Do they pay the monkeys in bananas? What's this tool called I imagine it's expensive have you got to play with one?
Max characters: 300; characters remaining: 191
Images in your signature must be no greater than 500x25 pixels
 

Offline Yansi

  • Super Contributor
  • ***
  • Posts: 3283
  • Country: 00
  • STM32, STM8, AVR, 8051
Re: Why do they put those long loops of fiber inside fiber optic boards?
« Reply #16 on: June 03, 2018, 07:45:17 pm »
Yes I have, my dad is certified to use one. He is a member of the local networking association and took the course to learn how to operate these things.

No they do not pay in bananas, but we get here in central EU unlimited fiber internet connection for a price of a few bananas instead.

It is called a fusion splicer. And yes these are expensive toys for the big boys.

« Last Edit: June 03, 2018, 07:51:43 pm by Yansi »
 

Online coppice

  • Super Contributor
  • ***
  • Posts: 5525
  • Country: gb
Re: Why do they put those long loops of fiber inside fiber optic boards?
« Reply #17 on: June 03, 2018, 07:53:39 pm »
Sometimes it is very much more production friendly to buy the laser or photodiode with the fibre pigtail pre terminated to it, and even the connector pre fitted on the other end (Saves you from needing a clean room and someone with the skills to do fibre termination).

These come in various lengths but when you are only building a few tens of boards a month it is hardly worth getting a custom one, so you buy an assembly that is too long and just coil the excess up.

Regards, Dan.

You absolutely do not need a clean room to do splices on optical fibers. It is done using small almost handheld portable battery operated machines, even on the streets near the electrical panels, in cellars or wherever needed. The machines for optical fiber splicing are completely automated nowdays: fiber positioning, checking, splicing, final measurement, etc. Usually operated just with a few button presses. The only thing usually done outside the machine is fiber breaking: the fiber must be cut using a tool that breaks the fiber almost dead perpendicular.

Doing fiber splices is a job for a trained monkey these days.
The original strategy of building a clean room over the trench every time they got to the end of one reel of fibre, and needed to splice on the start of the next reel, proved somewhat impractical.  :)
 

Offline dmills

  • Super Contributor
  • ***
  • Posts: 1766
Re: Why do they put those long loops of fiber inside fiber optic boards?
« Reply #18 on: June 03, 2018, 08:35:46 pm »
Those are NOT modern broadcast boards, I would say late 90s probably, and I don't believe the process was just cleave and stuff into a hand held automated splicer back then. You don't need a clean room to cleave and splice fibre, but aligning it with the diode face and associated fast axis lens and then gluing it into place is best done in a reasonably clean environment....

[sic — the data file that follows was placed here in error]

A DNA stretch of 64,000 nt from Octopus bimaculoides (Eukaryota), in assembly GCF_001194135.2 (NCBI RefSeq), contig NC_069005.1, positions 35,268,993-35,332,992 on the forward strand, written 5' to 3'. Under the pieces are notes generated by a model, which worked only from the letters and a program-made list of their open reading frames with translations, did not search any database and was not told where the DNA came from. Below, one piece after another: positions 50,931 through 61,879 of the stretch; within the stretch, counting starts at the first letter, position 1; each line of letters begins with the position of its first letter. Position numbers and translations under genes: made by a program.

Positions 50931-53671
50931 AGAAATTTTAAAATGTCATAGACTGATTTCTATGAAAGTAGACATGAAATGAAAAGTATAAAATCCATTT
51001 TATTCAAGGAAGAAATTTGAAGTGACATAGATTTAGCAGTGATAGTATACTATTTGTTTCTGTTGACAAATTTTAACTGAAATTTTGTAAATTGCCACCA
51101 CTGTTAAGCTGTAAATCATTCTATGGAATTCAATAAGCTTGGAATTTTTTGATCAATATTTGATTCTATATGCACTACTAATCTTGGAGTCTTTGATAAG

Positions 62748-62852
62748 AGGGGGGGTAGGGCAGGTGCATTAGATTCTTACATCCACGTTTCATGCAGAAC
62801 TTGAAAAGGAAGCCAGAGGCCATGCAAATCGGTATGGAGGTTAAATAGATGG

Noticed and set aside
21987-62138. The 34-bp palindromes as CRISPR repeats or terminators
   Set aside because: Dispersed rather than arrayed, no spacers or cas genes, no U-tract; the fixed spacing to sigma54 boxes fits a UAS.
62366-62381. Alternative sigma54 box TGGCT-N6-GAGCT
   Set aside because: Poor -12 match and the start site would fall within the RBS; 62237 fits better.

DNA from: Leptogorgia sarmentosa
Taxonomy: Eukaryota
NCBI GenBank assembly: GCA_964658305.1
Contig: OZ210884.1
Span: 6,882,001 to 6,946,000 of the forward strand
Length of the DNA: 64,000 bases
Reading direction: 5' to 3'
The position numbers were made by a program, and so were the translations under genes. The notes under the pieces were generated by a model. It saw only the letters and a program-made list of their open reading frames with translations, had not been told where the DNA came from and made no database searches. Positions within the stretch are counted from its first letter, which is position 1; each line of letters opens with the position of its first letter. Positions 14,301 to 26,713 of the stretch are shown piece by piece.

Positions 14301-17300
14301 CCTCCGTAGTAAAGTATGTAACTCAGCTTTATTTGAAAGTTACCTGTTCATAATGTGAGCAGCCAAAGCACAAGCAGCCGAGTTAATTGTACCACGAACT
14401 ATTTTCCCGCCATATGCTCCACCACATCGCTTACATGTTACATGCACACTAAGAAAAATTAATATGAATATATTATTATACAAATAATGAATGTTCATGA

Besides, even today a fusion splicer is NOT a cheap bit of kit, and for small volume you would likely buy the laser assembly pre terminated (Actually, today you just stick an SFP cage on there and pop a module in, job done, cheaper and more flexible).

Regards, Dan. 
 

Offline Beamin

  • Super Contributor
  • ***
  • Posts: 1437
  • Country: us
  • If you think my Boobs are big you should see my ba
Re: Why do they put those long loops of fiber inside fiber optic boards?
« Reply #19 on: June 07, 2018, 04:28:57 am »
Sometimes it is very much more production friendly to buy the laser or photodiode with the fibre pigtail pre terminated to it, and even the connector pre fitted on the other end (Saves you from needing a clean room and someone with the skills to do fibre termination).

These come in various lengths but when you are only building a few tens of boards a month it is hardly worth getting a custom one, so you buy an assembly that is too long and just coil the excess up.

Regards, Dan.

You absolutely do not need a clean room to do splices on optical fibers. It is done using small almost handheld portable battery operated machines, even on the streets near the electrical panels, in cellars or wherever needed. The machines for optical fiber splicing are completely automated nowdays: fiber positioning, checking, splicing, final measurement, etc. Usually operated just with a few button presses. The only thing usually done outside the machine is fiber breaking: the fiber must be cut using a tool that breaks the fiber almost dead perpendicular.

Doing fiber splices is a job for a trained monkey these days.
The original strategy of building a clean room over the trench every time they got to the end of one reel of fibre, and needed to splice on the start of the next reel, proved somewhat impractical.  :)



How can you say you need a clean room then say it's done on the streets or in cellars?  :-// :-// A dusty pit on the side of the road is the opposite of a clean room. Maybe if the pit is muddy the air would be cleaner but still not clean, definitely not clean room clean.

From the video it seems the splicer seals off the outside environment when you shut the door.
Max characters: 300; characters remaining: 191
Images in your signature must be no greater than 500x25 pixels
 


Share me

Digg  Facebook  SlashDot  Delicious  Technorati  Twitter  Google  Yahoo
Smf